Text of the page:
Photography by D. Plasman

Several years ago, I traveled to Nicaragua with six members of Edgewood United Church UCC in East Lansing. Our goal was to install dozens of water filtration systems in remote villages. My lodging partner, workmate, and inspiration was Eli, a transgender male. Side by side, we entered the dirt-floor homes of villagers, bringing with us 20-gallon plastic containers, outfitted with plastic tubing and elbow joints.

Once set in place, we filled the empty containers with precise layers of local stone, pea gravel, coarse and fine sand, and an inch of crushed brass alloy. Then, contaminated water hauled from local ponds and streams was poured into the top of the container. Slowly, the water worked its way through the multi-layered system until a steady stream finally trickled from the tap near the bottom. If the homeowner repeated this process for three weeks, the container produced fresh water.

Since the systems had to be built and the sand packed to careful specifications, Eli and I weren’t always sure each container we installed would work. As we waited a long minute for the water to work its way through each container, we often bit our bottom lips and tried to look hopeful. All our installations were successful, and after each victory we did obligatory chest bumps and fist pumps.

In spite of oppressive temperatures, Eli was a workhorse, an inspiration, and a person who thinks deeply about the intersection of theology and social justice.

One evening, I remember hearing a high-pitched squeal. The village pig had been slaughtered, so I was told. Choice parts of the pig were served to us at breakfast the next morning. I couldn’t resist taking this photo of the pig’s head in honor, in memory, and in gratitude for a life given for our nourishment.

Here we are as a nation. We are led by a fake President, a man unable to lead or to govern or to feel compassion, a man who tweets an insane order that bars transgender soldiers from serving in the military—this after an abhorrent speech at the annual Boy Scouts jamboree.

I would call our President a pig, but that would be an insult to the pig whose head hangs from an iron hook. I would call our President a pig, but that would be an insult to Sesame Street’s Miss Piggy, cartoon’s Porky Pig, and Arnold Ziffel–a rather intelligent pig on the 60’s show Green Acres. I would call our President a pig, but that would be disrespectful to the herd of demon-possessed pigs that stampeded down a cliff in Luke 8.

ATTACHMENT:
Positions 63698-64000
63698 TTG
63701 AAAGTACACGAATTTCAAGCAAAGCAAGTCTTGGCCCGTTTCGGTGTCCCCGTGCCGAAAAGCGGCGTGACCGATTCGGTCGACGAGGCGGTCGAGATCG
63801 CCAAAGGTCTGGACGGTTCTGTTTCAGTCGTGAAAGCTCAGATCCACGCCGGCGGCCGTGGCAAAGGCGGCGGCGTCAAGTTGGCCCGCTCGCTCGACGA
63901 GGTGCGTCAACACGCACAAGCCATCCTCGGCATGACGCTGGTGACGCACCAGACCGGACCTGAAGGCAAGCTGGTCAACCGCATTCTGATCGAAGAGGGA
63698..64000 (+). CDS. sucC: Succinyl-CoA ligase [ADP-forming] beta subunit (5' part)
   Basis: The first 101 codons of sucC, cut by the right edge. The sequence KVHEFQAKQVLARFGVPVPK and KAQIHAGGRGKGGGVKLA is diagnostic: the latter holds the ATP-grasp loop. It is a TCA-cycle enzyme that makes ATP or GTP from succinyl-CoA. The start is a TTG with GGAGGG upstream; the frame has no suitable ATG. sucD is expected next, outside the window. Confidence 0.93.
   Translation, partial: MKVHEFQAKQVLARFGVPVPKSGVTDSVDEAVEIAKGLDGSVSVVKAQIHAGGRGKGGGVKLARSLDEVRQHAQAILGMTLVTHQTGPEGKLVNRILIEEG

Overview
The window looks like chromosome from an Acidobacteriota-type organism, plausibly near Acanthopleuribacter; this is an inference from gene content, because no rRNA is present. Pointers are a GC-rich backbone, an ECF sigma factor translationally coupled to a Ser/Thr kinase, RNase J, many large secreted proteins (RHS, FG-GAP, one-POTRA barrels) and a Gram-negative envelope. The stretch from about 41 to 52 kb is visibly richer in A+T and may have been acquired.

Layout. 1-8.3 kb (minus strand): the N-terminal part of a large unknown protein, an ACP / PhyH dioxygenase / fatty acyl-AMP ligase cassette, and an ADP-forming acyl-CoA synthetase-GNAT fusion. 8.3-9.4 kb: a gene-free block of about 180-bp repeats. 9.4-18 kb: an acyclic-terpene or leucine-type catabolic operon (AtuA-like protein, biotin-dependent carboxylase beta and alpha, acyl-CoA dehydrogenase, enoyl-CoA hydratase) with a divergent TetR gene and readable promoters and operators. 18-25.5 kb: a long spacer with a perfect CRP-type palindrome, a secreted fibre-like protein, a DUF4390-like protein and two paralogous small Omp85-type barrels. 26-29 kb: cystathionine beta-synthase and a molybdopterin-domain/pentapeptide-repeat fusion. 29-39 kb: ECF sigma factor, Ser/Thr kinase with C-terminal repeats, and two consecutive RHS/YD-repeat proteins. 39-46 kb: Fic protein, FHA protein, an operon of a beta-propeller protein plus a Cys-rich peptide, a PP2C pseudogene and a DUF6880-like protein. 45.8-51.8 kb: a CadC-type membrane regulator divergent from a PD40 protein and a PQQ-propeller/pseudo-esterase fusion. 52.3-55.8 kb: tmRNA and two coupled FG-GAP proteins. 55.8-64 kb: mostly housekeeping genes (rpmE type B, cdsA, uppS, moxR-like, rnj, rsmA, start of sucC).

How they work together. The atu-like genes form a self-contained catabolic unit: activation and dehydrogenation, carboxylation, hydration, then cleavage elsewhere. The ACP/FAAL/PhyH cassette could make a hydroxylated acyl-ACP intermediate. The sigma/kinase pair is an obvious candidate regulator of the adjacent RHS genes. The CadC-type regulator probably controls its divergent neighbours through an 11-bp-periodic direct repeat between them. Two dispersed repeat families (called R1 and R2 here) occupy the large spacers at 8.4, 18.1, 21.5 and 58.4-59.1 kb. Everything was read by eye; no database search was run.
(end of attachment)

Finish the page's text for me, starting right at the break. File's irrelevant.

Though fearing a swine protest, I’ll say it anyway: Our President is a pig, and his newly appointed Communications Director, Mr. Sacramucci, is a slimy piglet.


This entry was posted in Uncategorized and tagged , , , , , , , , , , .


  1. Sally Van Vleck July 29, 2017 at 10:19 pm #

    Very thought provoking post; as a vegetarian for almost 40 years, I look at the pigs head, not in horror or revulsion, but rather with a little prayer for the pig, which is, I think, how you view it.
    It’s such a sad, tragic state of affairs, that we have gone from our previous president, such an admirable person, who was so wrongly maligned (I think that’s the word I want) to this. I have growing concern with each tweet, with each impetuous remark or decision. Where will this lead us as a country? How can we turn this around? How can we protect the most vulnerable who will suffer most: the low income people, the LGBTQ community, minorities, immigrants, disabled people? What are we being called to do?

  2. Marie Cobb July 30, 2017 at 9:05 am #

    You do have a way with words! So many animals are on such a higher level than #45. What were they thinking to elect such an absolute horror of a man? We may never be able to erase the bad he is creating. I cannot stand to hear him speak. It makes me want to punch him!

  3. Richard Dunn July 30, 2017 at 3:31 pm #

    Amen!!!!! A zillion “amens”. Dan – you have stated the facts creatively but clearly. Blessings on your much needed ministries. With love in Christ, Dick